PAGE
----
Moving With The Spirit

Last Friday I published a post titled Animated By The Holy Spirit, which was an updated version of an older post. The point of the post was to state why I believe that the Holy Spirit is essential for the local church’s participation in the mission of God and mention two guiding convictions I have regarding the work of the Spirit. My friend Amy commented “…how do congregations begin to rely more on the Spirit and less on their traditions? I get prayer but I wonder if the Spirit can even work if we have other objects to over come.” So I want to write more about how how our churches are animated by the power of the Holy Spirit over several posts and I’ll begin with what has to change for us to see where the Spirit is leading.

Repentance Is So Much More

Repentance! It’s a word very familiar to our Christian vernacular but perhaps too familiar. We often think of repentance as turning away from whatever ungodly ways we lived in the past, meaning that we are not indulging in immoral and destructive behaviors any more. To say it sort of sarcastically, repentance, we think, means saying goodbye to the endless summer nights of sex, drugs, and rock-n-roll. There’s a lot of truth to that but in truth, the call to repentance is so much more.

When Jesus began his public ministry and Peter later preached the gospel on the Day of Pentecost, both called for repentance. Jesus called the people to repent and believe the good news of the inbreaking kingdom of God (cf. Mk 1:14-15) and Peter echoed this call with even a stronger sense of urgency since God had raised the crucified Jesus from death and exalted him as Lord and Messiah (cf. Acts 2:36-39). But what we often miss is that on both occasions, this call for repentance was issued to the Jewish people who were already religiously devout people seeking to live righteous lives. And yet… they still needed to repent. Jewish nationalism, religious traditions, and contempt for the Gentiles blinded them to the work of God among them and they needed to let go and become followers of Jesus.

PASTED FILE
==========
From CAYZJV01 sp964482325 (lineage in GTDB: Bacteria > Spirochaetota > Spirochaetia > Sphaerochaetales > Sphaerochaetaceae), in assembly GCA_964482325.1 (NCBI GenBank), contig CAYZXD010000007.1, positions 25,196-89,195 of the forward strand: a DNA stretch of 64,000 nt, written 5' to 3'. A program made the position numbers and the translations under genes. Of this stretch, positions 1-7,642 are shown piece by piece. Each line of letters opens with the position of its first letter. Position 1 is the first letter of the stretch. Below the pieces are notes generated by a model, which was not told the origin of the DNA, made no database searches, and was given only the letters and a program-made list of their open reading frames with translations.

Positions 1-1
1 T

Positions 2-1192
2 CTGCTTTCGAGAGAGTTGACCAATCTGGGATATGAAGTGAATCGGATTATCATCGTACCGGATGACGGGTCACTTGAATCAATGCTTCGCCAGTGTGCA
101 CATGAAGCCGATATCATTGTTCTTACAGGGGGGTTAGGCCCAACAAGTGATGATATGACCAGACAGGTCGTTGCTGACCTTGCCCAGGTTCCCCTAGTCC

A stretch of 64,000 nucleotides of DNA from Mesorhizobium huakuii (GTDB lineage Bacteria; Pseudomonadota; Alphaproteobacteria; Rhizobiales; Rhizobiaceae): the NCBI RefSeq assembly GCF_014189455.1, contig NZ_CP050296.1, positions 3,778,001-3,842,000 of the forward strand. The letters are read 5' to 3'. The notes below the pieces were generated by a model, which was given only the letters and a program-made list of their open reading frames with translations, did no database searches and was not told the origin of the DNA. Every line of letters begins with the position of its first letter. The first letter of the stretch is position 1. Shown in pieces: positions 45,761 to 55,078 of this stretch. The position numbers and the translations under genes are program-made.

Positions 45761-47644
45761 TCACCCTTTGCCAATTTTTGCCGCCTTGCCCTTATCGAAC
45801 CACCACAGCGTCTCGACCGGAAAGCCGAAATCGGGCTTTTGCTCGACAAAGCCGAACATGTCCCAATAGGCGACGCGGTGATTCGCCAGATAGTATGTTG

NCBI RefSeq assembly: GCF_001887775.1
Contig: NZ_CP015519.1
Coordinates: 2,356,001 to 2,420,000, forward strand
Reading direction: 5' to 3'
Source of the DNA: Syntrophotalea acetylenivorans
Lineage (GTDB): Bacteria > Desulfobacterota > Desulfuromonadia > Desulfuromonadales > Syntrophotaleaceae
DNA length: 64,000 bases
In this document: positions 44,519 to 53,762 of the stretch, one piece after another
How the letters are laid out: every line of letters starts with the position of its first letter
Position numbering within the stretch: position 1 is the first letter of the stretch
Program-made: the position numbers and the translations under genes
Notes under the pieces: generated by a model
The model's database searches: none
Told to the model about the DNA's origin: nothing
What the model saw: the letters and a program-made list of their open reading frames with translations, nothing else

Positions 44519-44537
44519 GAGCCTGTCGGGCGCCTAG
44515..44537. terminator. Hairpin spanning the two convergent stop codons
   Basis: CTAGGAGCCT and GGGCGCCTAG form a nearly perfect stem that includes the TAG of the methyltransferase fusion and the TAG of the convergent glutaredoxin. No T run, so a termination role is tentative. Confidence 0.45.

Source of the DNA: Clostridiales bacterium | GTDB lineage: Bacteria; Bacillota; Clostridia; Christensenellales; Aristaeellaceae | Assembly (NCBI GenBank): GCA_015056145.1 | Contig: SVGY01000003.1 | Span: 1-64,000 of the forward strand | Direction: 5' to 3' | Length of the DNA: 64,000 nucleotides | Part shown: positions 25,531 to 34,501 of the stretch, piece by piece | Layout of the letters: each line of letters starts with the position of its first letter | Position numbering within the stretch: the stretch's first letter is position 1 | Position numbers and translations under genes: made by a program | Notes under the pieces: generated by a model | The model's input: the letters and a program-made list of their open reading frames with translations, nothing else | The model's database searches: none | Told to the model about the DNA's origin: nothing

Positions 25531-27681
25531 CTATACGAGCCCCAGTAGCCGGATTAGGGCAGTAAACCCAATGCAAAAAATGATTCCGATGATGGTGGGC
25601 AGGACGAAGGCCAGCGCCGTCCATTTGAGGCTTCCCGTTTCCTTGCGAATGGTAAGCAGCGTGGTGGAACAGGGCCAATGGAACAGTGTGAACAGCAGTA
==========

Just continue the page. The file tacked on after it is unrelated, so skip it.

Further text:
Now hopefully this doesn’t come as a surprise to you but spiritual blindness is not a disease that has disappeared. As local churches and as individual Christians, we are capable of becoming blind to the ways in which God is at work. Consumerism, traditionalism, politics, careers and personal ambitions, and even a lifeless apathy towards the gospel are ways that obscure the kingdom of God so that it remains hidden from our eyes and ears (cf. Lk 8:9-10). This must change… We must repent!

We Pledge Our Allegiance…

Peter’s sermon on the Day of Pentecost challenges and invites us to “repent and be baptized in the name of Jesus Christ” assuring us that not only will our sins be forgiven but that we will receive the gift of the Holy Spirit. (cf. Acts 2:38). Now here is the important caveat that goes overlooked to often: Peter is telling us to pledge our allegiance to the Lord, Jesus the Messiah! Join the movement, follow Jesus and receive the gift of the Spirit that animates our life together and enables us to move with the Spirit as participants in the mission of God. That’s the invitation and challenge.